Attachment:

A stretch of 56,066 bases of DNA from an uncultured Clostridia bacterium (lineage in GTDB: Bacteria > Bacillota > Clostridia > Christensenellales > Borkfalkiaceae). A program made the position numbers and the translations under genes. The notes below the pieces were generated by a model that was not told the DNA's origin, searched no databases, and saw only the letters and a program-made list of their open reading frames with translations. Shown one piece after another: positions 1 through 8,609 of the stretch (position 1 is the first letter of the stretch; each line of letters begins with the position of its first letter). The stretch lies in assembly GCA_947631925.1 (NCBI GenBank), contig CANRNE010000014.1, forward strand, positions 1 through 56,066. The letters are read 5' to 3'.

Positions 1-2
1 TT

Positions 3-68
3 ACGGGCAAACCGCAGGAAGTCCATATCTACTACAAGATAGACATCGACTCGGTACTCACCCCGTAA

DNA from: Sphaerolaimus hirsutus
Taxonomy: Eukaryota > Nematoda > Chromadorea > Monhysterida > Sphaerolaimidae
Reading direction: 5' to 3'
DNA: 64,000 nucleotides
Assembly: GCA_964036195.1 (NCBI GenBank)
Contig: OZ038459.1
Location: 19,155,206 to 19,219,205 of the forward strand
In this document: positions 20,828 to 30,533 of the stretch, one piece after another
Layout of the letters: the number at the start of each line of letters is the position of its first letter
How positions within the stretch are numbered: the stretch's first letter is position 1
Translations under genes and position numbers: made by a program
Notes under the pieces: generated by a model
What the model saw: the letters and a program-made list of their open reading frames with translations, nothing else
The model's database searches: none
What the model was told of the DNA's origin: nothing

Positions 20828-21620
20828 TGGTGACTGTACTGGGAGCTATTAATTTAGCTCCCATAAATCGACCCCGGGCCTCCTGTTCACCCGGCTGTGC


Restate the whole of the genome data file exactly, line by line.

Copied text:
A stretch of 56,066 bases of DNA from an uncultured Clostridia bacterium (lineage in GTDB: Bacteria > Bacillota > Clostridia > Christensenellales > Borkfalkiaceae). A program made the position numbers and the translations under genes. The notes below the pieces were generated by a model that was not told the DNA's origin, searched no databases, and saw only the letters and a program-made list of their open reading frames with translations. Shown one piece after another: positions 1 through 8,609 of the stretch (position 1 is the first letter of the stretch; each line of letters begins with the position of its first letter). The stretch lies in assembly GCA_947631925.1 (NCBI GenBank), contig CANRNE010000014.1, forward strand, positions 1 through 56,066. The letters are read 5' to 3'.

Positions 1-2
1 TT

Positions 3-68
3 ACGGGCAAACCGCAGGAAGTCCATATCTACTACAAGATAGACATCGACTCGGTACTCACCCCGTAA

DNA from: Sphaerolaimus hirsutus
Taxonomy: Eukaryota > Nematoda > Chromadorea > Monhysterida > Sphaerolaimidae
Reading direction: 5' to 3'
DNA: 64,000 nucleotides
Assembly: GCA_964036195.1 (NCBI GenBank)
Contig: OZ038459.1
Location: 19,155,206 to 19,219,205 of the forward strand
In this document: positions 20,828 to 30,533 of the stretch, one piece after another
Layout of the letters: the number at the start of each line of letters is the position of its first letter
How positions within the stretch are numbered: the stretch's first letter is position 1
Translations under genes and position numbers: made by a program
Notes under the pieces: generated by a model
What the model saw: the letters and a program-made list of their open reading frames with translations, nothing else
The model's database searches: none
What the model was told of the DNA's origin: nothing

Positions 20828-21620
20828 TGGTGACTGTACTGGGAGCTATTAATTTAGCTCCCATAAATCGACCCCGGGCCTCCTGTTCACCCGGCTGTGC